The Department of Health has today published its Safer Maternity Care Action Plan.

The Plan aims to improve the quality of healthcare provision to mothers and babies to reduce the incidence of stillbirth, neonatal injuries and neonatal and maternal deaths.

However, much of the media coverage has been focussed on the proposed introduction of a new Rapid Resolution and Redress scheme. The effect of the scheme would be to provide compensation to families where a baby has suffered injuries around the time of delivery and where the delivery had been after 37 weeks’ gestation and that the baby had been entirely healthy at the onset of labour. The aim is to provide compensation simply on the basis that the treatment provided or not provided can be shown to have caused damage.

The policy does not require an investigation into whether the treatment provided was negligent or not.

It is said that doing so will foster a more open and transparent culture within the NHS so that, where mistakes are made, staff feel able to be open about those mistakes, learn from them and improve the quality of care to mothers and babies in the future.

Anything that will reduce the incidence of these catastrophic, and often avoidable, injuries must be welcomed. As a Solicitor dealing with these types of claims, I would much prefer to have a smaller caseload because these devastating injuries had not happened in the first place.

It is also anticipated that such a scheme would provide compensation to families rapidly to enable them to put in place without delay the key care packages and therapy regimes that brain injured children require on a day-to-day and often 24-hour basis.

It is essential that the primary focus of any action plan should be upon improving the provision of care at the frontline to prevent the injuries occurring rather than focussing on how to address the matter of compensation once the horse has bolted.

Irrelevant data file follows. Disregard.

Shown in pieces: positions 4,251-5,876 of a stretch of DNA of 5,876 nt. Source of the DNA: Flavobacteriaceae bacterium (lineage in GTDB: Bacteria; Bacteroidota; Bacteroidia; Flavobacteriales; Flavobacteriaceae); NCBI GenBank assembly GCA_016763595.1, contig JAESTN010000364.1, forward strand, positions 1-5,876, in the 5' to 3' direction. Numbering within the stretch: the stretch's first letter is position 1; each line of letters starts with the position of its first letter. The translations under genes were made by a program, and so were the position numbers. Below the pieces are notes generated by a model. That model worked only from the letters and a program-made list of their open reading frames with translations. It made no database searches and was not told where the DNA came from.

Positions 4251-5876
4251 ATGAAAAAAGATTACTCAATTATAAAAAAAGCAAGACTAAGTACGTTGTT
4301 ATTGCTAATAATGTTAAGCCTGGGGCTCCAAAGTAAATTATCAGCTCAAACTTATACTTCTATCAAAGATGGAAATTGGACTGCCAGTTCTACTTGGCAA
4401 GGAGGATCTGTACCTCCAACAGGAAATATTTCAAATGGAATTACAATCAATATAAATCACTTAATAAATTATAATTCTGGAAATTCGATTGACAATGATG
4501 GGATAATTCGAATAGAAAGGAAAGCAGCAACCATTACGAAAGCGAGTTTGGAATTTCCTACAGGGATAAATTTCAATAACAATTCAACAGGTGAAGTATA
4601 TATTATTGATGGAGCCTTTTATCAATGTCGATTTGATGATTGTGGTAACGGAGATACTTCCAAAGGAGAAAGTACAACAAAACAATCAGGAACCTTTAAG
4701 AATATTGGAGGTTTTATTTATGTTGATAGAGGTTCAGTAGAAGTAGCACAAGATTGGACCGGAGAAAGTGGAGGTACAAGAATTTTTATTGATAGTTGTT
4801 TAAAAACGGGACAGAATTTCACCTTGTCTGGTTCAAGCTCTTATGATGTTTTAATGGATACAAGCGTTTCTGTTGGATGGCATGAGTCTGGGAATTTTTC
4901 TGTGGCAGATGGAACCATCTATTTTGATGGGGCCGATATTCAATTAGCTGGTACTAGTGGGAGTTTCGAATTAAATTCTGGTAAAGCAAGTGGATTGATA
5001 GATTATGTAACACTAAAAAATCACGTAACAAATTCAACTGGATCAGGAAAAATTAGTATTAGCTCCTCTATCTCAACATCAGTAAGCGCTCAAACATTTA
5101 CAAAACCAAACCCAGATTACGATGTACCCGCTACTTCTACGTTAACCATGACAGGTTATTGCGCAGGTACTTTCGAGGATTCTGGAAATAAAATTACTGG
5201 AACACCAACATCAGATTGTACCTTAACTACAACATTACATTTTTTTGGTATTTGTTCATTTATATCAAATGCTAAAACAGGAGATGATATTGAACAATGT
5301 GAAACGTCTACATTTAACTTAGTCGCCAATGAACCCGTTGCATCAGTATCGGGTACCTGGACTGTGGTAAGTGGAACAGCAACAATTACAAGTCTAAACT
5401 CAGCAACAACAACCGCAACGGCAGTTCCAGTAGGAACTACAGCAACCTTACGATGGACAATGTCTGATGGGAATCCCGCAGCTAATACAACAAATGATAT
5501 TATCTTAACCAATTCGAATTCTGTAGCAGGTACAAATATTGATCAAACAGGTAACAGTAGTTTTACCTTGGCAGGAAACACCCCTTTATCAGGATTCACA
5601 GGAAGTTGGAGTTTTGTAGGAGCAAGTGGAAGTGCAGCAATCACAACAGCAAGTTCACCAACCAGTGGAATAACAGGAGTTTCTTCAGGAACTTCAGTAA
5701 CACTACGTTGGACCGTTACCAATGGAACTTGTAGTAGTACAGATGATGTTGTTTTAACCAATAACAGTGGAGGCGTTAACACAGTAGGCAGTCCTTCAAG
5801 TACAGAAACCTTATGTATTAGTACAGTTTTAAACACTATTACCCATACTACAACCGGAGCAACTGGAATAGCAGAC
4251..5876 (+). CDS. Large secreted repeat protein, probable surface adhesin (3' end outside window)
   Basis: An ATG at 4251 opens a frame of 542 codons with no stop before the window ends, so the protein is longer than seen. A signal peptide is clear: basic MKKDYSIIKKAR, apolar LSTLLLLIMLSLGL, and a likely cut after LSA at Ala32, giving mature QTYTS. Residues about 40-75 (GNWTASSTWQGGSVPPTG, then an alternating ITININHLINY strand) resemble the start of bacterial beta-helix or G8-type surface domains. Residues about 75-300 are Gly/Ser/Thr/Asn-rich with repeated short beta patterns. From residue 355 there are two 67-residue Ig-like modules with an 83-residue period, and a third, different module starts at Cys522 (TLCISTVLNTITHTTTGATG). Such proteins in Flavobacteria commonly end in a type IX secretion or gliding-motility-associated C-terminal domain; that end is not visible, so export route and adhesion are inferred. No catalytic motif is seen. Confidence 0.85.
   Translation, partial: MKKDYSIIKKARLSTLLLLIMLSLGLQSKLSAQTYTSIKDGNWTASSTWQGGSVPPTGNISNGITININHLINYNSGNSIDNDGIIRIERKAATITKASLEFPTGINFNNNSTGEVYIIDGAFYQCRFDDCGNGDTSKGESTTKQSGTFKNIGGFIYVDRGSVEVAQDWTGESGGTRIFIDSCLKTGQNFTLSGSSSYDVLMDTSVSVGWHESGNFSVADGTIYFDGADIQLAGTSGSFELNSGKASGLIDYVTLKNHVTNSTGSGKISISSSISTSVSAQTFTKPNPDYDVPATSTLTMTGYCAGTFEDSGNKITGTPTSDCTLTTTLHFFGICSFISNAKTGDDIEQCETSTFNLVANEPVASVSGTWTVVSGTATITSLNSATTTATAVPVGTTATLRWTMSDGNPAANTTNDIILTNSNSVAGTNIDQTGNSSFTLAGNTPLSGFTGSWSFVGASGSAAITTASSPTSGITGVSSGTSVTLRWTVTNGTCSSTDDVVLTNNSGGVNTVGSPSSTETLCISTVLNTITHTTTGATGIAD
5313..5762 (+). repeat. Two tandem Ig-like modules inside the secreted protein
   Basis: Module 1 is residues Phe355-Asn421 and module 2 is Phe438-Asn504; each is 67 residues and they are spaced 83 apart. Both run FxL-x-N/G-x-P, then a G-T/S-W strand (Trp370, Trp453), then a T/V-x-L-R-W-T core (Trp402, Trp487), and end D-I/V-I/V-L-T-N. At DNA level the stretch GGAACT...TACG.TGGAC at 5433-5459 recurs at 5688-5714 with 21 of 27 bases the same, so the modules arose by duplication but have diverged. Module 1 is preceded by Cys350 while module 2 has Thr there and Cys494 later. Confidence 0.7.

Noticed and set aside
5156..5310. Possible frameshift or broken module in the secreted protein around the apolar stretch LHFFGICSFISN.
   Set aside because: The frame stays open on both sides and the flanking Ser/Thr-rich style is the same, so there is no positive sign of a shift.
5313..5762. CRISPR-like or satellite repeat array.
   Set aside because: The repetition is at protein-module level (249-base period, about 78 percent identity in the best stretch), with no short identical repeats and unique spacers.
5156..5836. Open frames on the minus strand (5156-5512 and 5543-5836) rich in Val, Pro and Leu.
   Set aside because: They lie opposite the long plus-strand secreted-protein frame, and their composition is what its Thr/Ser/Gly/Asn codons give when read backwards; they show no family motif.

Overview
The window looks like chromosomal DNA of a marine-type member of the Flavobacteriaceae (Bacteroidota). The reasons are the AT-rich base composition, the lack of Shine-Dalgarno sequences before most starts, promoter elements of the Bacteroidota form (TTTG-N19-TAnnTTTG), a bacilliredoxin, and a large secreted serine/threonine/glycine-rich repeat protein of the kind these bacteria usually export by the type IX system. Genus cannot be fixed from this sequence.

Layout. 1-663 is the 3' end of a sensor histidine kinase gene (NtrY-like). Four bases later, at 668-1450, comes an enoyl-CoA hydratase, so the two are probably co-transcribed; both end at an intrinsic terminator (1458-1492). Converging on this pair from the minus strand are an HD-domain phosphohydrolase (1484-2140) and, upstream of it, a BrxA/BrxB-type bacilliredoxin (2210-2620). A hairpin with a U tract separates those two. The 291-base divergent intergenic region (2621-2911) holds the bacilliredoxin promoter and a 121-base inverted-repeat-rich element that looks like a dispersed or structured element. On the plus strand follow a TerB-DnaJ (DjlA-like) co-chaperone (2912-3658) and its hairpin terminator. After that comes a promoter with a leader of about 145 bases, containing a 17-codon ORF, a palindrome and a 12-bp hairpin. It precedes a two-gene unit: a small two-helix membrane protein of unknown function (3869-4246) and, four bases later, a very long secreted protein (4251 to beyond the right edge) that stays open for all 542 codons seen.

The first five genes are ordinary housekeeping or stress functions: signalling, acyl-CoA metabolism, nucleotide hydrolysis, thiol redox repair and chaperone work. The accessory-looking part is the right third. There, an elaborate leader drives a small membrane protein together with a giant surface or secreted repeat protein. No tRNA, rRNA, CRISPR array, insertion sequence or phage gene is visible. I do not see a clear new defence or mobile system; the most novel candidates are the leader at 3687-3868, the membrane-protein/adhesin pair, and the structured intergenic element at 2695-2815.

Perhaps Jeremy Hunt was alluding to difficulties with the provision of frontline care when he was quoted by the BBC today saying that the NHS maternity staff, “did a fantastic job under huge pressure”. Perhaps the huge pressure that our frontline staff are working under should be the focus of his campaign?

In my own experience of dealing with these types of claims and many others, there is already a culture of openness within the NHS. It is not uncommon to find that a Hospital Trust will have undertaken its own investigation into the circumstances surrounding a patient’s injury and, in the course of that investigation, it will have identified shortcomings. Unfortunately, it is also not uncommon to find that, when those shortcomings would be considered to represent negligent treatment, and they are brought to the attention of the Trust and their lawyers, liability is all too often denied only to be admitted at a later date once considerable additional and avoidable costs will have been incurred and precious time wasted that could have been spent reaching a sensible early resolution to the matter.

It should, however, be emphasised that if a family participates in the Rapid Resolution and Redress programme, it still has the option of resorting to the Courts to pursue a conventional claim if the outcome of the scheme is unsatisfactory.

I note that the proposal is that it will be an insurance based scheme with medical and legal experts considering whether compensation should be paid and an insurance assessor undertaking the process of assessing that payment. One hopes that the assessment process will be an impartial one.

However, the proposals do not address the very real problems of assessing compensation for neonatal brain injury at an early stage because the child has yet to develop. I hope that the scheme would at least allow for an early interim payment to set up initial care provision.

Finally, in its announcement today, the Department of Health makes reference to the Swedish Scheme which is considered to have been a success. In its Safer Maternity Care Action Plan, there is little detail on the Rapid Resolution and Redress Scheme and one has to look to the National Maternity Review Report for further information. I note, with some concern, the following:

Successful insurance schemes, as in Sweden, offer a capped amount of damages and are therefore considered only to be fair and efficient models of compensation in countries who have generous social security provisions. We maintain that England has such a social security system and therefore a lower compensation payment combined with the additional benefits to learning, speed of redress, reduced harm and costs make the scheme a worthwhile option for families, clinicians and government to seriously consider.

One wonders where the Government’s true intention lies…